The impact his loss had on me and many others can’t be overstated. It’s the reason that another friend of Brett’s and mine from the unit, Jamie Zimmermann, recently orchestrated a tribute to Brett through the Life on the Line podcast (episode #107, Brett Wood) for the 10th anniversary of his death — 23 May 2021. I was honoured to be among seven soldiers and several of Brett’s family and friends to retell stories of his contribution to our lives, and to the legacy of the Australian Special Forces.
That impact is also eloquently described in Jamie’s book, The Promise (a reference to a promise he kept to Brett after his death), which he released a few years ago now. Here is a direct quote from its pages:
“Finally, to my fellow Commandos and all soldiers, I offer the thought that a career is made on the basis of the observations of others; a brotherhood is made on the basis of the unconditional commitment we show to each other through adversity.”
By both measures, Brett was a true leader. The citation for his Medal for Gallantry (read it in full here), says it all:
“Corporal Wood’s actions on the 17th of July 2006, as a Commando Team Commander during Operation PERTH, were testament to his leadership, fortitude and sense of duty to his team and the platoon. His determination to continue to lead his team during the battle in extremely hazardous circumstances, despite being wounded, ensured that the Commando Platoon regained the initiative and contributed significantly to a decisive victory. His gallantry and leadership in the face of the enemy has been of the highest order…”
Yet, leading from the front was only part of what made Brett a beacon for so many others to follow; there were aspects of his character that enabled him to connect to everyone. As Jamie describes in his book, “Brett was a likeable, affable, funny man who could make you feel very special when you were in his charisma zone. A few beers at the pub with Brett was a funny night. But on a battlefield, he was all action.”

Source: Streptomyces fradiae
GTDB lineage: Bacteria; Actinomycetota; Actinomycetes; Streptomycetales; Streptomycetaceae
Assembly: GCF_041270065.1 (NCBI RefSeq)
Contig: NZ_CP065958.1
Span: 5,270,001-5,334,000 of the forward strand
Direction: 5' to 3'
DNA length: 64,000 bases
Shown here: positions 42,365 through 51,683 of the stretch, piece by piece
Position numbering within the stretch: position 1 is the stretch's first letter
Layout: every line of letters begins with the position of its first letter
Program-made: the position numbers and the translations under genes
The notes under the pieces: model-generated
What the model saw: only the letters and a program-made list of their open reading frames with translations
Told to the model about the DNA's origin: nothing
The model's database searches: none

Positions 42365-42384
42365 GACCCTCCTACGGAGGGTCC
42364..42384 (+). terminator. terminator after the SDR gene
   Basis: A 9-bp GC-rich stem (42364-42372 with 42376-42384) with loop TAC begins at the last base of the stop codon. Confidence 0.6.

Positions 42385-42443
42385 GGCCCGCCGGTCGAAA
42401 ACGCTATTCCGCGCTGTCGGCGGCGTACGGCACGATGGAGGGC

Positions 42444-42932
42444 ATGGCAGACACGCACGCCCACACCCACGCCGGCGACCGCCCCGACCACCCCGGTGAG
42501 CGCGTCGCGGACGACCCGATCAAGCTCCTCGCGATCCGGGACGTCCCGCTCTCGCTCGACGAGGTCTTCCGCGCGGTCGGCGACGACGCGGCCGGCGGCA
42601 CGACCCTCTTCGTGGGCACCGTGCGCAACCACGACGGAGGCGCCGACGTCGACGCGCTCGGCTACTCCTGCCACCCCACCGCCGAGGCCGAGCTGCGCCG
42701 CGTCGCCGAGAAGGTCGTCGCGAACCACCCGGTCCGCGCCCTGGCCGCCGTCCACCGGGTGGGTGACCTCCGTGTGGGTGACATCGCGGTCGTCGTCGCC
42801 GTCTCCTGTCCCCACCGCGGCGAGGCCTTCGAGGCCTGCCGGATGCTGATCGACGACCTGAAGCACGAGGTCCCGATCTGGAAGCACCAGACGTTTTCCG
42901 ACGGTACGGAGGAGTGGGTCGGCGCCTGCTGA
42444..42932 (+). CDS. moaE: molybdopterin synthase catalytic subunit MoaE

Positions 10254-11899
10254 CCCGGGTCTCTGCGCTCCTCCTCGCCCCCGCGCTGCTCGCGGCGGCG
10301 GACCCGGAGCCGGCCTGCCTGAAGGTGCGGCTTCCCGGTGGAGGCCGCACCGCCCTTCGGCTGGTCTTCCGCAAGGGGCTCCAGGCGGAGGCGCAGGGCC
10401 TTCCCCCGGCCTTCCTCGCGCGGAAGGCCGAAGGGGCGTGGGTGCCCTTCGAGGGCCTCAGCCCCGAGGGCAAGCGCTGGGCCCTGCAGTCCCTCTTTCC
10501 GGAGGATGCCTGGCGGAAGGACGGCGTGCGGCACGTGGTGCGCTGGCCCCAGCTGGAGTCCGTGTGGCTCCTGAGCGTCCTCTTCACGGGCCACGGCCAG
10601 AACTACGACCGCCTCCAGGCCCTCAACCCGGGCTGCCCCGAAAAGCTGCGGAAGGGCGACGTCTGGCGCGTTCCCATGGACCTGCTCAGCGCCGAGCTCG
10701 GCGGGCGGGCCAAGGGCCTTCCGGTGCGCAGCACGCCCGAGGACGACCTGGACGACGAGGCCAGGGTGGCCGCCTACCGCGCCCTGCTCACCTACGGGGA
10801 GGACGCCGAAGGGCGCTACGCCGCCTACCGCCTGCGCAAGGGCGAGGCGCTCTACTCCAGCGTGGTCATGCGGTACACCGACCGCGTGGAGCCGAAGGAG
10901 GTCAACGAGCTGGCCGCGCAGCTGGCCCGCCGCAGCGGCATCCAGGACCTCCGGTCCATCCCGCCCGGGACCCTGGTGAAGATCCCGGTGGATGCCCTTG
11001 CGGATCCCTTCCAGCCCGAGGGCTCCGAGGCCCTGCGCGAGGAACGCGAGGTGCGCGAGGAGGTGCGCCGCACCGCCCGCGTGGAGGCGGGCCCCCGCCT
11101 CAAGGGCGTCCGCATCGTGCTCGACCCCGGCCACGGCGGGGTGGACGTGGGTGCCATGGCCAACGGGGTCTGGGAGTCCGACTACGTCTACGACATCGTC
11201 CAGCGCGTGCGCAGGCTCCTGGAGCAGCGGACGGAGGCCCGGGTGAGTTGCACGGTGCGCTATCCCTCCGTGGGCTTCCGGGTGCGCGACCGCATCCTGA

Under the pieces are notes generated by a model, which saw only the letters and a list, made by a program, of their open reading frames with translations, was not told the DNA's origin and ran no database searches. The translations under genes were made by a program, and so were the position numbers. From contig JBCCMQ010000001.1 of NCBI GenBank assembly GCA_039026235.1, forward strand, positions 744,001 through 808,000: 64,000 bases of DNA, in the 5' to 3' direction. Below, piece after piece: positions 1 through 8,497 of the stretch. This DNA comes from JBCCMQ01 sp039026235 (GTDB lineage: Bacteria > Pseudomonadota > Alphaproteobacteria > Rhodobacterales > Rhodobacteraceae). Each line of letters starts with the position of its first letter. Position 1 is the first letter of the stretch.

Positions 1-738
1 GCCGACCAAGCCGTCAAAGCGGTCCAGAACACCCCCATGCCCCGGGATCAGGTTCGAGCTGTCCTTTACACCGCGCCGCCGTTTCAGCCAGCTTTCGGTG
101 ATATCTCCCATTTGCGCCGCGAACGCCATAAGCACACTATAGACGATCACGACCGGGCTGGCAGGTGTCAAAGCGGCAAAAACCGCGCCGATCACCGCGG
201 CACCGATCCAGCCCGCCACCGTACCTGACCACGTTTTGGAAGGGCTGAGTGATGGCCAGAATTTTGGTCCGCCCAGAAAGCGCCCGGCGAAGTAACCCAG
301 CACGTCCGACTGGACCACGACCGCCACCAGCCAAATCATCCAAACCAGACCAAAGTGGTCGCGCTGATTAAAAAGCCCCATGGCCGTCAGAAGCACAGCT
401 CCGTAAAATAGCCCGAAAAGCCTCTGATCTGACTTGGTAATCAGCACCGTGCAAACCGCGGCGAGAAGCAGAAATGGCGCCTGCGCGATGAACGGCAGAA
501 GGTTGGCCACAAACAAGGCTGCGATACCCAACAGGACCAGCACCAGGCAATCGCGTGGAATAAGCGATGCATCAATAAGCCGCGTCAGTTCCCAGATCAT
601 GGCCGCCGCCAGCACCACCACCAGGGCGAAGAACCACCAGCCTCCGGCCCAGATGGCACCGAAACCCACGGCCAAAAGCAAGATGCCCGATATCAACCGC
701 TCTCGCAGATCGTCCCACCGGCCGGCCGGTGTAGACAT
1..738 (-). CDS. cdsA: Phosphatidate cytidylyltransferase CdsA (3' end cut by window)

This quote from Jamie’s self-discipline lecture series — reflecting on how decisiveness, and owning the decisions we make, build depth of character — also offers further insight into why Brett was so highly regarded and successful as a soldier:
“There is a conscious moment when an internalised thought becomes a choice between one or more actions. You do it or you don’t. Therefore, each action comes with consequences. The impacts reflect back to the influential factors that contributed to the choice, be it your character, belief system, or the task at hand. To me this is only the beginning to developing character, managing setbacks and having the resilience to pick yourself up and keep going.”
A sensei is one who helps you develop character in this way. They do it by mentoring you along your chosen path, and supporting you during your downs as much as your ups. Who is that for you? And are they be found in the dojo, or elsewhere? If you are fortunate, it will be both.